An intense community effort called “Start Strong” focused on reducing extreme preterm births, and the neighborhood has not had a single baby born before the end of the second trimester in more than three years.
Because of that success, the state of Ohio will fund the spread of Start Strong’s work into two new communities: Winton Hills and North College Hill.
That’s not the only hopeful news.
Sleep-related infant deaths also have decreased.
One of Cradle Cincinnati’s most important public awareness campaigns has been to educate families that babies sleep safest alone, on their backs and in an empty crib. The leading cause of sleep-related deaths in the county is suffocation because babies are sharing a bed with an adult and the adult rolls over onto the baby.
The latest numbers showed an average of 12 babies died each year from sleep-related deaths over the past five years.
That’s down from an average of 16 sleep-related deaths annually between 2008 and 2012.
Another bright spot: Last year saw a 21 percent improvement in the percent of women who got prenatal care in a timely fashion, with more women than ever before getting prenatal care during their first trimester. Adcock noted that is happening at a time when the opioid crisis could be making women reluctant to see doctors early in their pregnancies.
But the reduction among the number of pregnant women who smoke is one of the most hopeful findings in Cradle Cincinnati’s report.
Helping moms, helping babies
Kelly said she thinks those improvements have come as the result of the collective effort that health care providers, community health workers and so many others have put into the work.
The American Lung Association’s Freedom from Smoking program caters to smokers of all kinds, including pregnant women, said Julian Collins, a program manager with the American Lung Association in Ohio.
And just like the programs that Kelly recommends to her patients, the Freedom from Smoking program encourages participants and offers support instead of shaming them, Collins said.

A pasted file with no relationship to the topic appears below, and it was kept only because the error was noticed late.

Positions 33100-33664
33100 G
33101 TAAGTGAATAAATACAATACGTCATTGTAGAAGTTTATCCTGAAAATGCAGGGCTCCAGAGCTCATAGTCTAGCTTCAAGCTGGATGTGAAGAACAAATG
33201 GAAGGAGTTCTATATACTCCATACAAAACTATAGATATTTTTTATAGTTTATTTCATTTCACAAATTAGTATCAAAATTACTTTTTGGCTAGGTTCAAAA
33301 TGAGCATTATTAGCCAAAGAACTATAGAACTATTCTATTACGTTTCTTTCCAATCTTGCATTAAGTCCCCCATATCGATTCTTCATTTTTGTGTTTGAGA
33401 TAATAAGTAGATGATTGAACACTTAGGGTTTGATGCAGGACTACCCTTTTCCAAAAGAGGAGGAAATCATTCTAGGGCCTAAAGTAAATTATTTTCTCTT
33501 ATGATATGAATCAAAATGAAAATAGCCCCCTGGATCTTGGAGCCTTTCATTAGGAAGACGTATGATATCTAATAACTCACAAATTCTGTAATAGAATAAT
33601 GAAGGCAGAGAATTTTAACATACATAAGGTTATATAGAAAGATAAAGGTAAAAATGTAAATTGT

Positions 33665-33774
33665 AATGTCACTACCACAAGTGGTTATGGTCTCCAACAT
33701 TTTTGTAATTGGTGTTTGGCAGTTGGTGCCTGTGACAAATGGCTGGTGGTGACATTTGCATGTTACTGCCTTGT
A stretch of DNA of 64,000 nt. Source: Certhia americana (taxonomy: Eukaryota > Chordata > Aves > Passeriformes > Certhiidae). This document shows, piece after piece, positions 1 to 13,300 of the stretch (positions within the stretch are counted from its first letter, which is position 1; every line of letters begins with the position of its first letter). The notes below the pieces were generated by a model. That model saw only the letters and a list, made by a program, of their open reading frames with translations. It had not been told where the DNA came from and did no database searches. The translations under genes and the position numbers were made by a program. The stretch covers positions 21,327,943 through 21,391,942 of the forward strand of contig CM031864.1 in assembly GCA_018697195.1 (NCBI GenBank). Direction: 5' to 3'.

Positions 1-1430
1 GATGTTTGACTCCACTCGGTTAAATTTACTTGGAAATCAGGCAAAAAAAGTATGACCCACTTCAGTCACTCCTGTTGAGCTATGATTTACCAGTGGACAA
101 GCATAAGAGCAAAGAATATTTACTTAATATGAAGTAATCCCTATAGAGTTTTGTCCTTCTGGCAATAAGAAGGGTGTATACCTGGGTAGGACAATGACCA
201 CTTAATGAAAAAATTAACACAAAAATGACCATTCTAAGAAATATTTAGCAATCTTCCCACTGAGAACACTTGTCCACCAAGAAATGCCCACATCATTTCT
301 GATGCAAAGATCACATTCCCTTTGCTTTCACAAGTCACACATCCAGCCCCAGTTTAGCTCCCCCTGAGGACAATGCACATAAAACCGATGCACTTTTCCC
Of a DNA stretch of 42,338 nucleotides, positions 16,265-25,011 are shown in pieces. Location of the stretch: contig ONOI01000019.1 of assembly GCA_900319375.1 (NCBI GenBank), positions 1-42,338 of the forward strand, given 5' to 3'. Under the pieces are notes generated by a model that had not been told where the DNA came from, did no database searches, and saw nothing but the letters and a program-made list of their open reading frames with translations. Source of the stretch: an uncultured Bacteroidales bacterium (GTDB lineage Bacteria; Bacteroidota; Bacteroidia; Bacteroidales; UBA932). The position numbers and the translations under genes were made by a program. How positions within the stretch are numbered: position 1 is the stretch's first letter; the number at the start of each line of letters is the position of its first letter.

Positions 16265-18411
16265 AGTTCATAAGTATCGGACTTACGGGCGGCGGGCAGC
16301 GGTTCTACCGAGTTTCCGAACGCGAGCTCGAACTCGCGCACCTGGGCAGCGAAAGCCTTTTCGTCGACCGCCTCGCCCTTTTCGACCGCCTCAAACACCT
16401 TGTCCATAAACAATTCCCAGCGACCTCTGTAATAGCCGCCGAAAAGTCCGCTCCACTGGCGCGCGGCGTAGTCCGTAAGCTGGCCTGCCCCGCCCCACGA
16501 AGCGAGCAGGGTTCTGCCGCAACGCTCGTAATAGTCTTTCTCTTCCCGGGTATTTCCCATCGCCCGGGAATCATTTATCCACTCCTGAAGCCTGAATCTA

“It’s creating new techniques for them to handle stress,” he said.
While it’s better for women to stop smoking before they become pregnant, their babies can benefit as soon as they quit, said Dr. Marianne DiNapoli, an OB-GYN who works at the Cincinnati Health Department and UC Health.
“As soon as you stop having that last cigarette, the blood vessels dilate,” she said.
That increases the blood flow to the baby as it grows inside the mother’s womb.
Because babies grow the most during the third trimester of pregnancy, DiNapoli said she encourages her patients to stop smoking before then to reduce the chances for a preterm birth or low-birth-weight baby. But the sooner they stop, she said, the better.
Bennett said she is happy she stopped smoking when she did. And she was glad to get resources from the Cincinnati Health Department’s Elm Street Health Center.
The health center gave her a toll-free number she could call to talk about her desire to smoke, along with written materials.
“They were trying to help me out, and they were trying to help my baby,” she said.
Her doctor and nurses also celebrated every time Bennett was able to cut down on her smoking, she said, encouraging her to keep going.
But mostly, Bennett said, wanting the best for her baby was her biggest incentive.
“You hear the stories of everybody else who had kids and were smoking, how they were smoking when they were pregnant and what happened,” she said. “I didn’t want my baby to go through that.”
More information about Cradle Cincinnati is available online . The organization’s full 2017 annual report will be available on its website , too.
Lucy May writes about the people, places and issues that define our region – to celebrate what makes the Tri-State great and shine a spotlight on issues we need to address. Childhood poverty is an important focus for her and for WCPO. To read more stories about childhood poverty, go to www.wcpo.com/poverty .
To read more stories by Lucy, go to www.wcpo.com/may . To reach her, email email@example.com. Follow her on Twitter @LucyMayCincy.